However, when there was resistance (from both within and without), this contradiction would shape the form which that resistance would take, as well as the settler response. When there was pushback from BEA’s native population — whose very existence was a repudiation of the white settlers’ project — Kenyan settlers were faced with a form of resistance which was quite literally unthinkable in the terms by which they justified their occupation: if the land was already empty, after all, how could the threat of its inhabitants’ existence even be named? “Natives” were the problem, in part, because their nativity was an existential threat, a threat not of action but of being. As such, natives were problematic even to represent.
The idea of the African native therefore haunted the settler imagination. As in the American south, perhaps, the African presence was imagined through an impossible simultaneity of both hopeless harmless impotence and unstoppably virile danger lurking behind and underneath every nook and cranny of white society. And as with 19th century American plantation society, Kenyan settlers combined deep political and military security with the most profound of social paranoias; black resistance which was, in practice, quite limited in its scope and potential came to be magnified in the settler imagination into a structuring principle of societal culture, the bedrock faith out of which everything else flowed.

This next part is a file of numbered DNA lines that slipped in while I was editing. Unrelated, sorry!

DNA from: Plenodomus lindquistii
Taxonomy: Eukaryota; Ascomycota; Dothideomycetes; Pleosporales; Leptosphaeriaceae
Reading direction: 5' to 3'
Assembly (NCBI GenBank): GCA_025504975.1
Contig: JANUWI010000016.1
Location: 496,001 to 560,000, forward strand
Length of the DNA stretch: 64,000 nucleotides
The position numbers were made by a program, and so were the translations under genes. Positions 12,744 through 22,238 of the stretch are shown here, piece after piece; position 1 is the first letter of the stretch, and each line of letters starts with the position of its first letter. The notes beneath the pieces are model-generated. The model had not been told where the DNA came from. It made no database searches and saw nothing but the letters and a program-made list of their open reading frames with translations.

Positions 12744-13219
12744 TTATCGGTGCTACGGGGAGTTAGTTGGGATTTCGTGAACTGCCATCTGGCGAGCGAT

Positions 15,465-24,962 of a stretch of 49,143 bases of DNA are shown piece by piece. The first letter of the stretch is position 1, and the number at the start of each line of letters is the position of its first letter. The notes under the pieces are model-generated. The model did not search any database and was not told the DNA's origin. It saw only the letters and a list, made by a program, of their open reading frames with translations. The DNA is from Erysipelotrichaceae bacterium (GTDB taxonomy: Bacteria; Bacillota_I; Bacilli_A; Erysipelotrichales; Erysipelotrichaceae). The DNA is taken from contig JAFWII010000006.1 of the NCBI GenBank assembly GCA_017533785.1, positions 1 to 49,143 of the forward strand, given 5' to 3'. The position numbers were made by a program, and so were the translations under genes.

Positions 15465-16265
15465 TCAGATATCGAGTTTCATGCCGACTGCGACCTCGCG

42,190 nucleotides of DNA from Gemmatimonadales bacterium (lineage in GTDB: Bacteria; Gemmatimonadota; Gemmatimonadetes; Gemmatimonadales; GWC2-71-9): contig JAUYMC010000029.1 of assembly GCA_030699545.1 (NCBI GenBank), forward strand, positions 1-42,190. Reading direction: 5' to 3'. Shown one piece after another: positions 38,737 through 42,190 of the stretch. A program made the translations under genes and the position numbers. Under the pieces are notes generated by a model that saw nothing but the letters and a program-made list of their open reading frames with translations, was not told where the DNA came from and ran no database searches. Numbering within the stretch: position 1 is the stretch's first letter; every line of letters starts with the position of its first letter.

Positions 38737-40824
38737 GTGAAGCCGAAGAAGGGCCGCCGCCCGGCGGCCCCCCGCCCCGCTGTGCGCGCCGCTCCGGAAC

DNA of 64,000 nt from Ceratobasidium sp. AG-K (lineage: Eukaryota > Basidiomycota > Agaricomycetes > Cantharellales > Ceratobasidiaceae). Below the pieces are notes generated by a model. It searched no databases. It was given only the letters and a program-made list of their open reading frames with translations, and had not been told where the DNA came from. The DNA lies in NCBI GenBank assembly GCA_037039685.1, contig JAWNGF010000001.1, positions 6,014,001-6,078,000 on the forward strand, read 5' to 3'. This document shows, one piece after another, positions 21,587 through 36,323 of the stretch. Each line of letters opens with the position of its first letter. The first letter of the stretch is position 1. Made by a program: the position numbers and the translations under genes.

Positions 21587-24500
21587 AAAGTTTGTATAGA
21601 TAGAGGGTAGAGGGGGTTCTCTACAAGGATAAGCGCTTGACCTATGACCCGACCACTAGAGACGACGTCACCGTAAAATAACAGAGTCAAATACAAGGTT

To observe the parallel, however, is also to reveal what was fundamentally different: the African presence in America was alien in a way that could legitimize white on black violence as “nativist.” After all, the notion of the American African presence as a foreign invader, both before and after the civil war, could make it thoroughly intuitive to think of racialist violence as a natural defense of “native” hearth and home from Africans whose very status as such proclaimed their alienation. In colonial Kenya, by contrast, the most important fact of settler reality was their practical alienation from African reality, both a generalized refusal of the land to welcome them as they had hoped it would (as countless settler accounts emphasize) and the fact of a native African rootedness in Kenyan soil that they could only attempt to ignore. White society in the American south could take comfort in their own nativity, in other words, but the problem of being an alien in Africa was a daily, lived insecurity that the nativity of Africans only accentuated…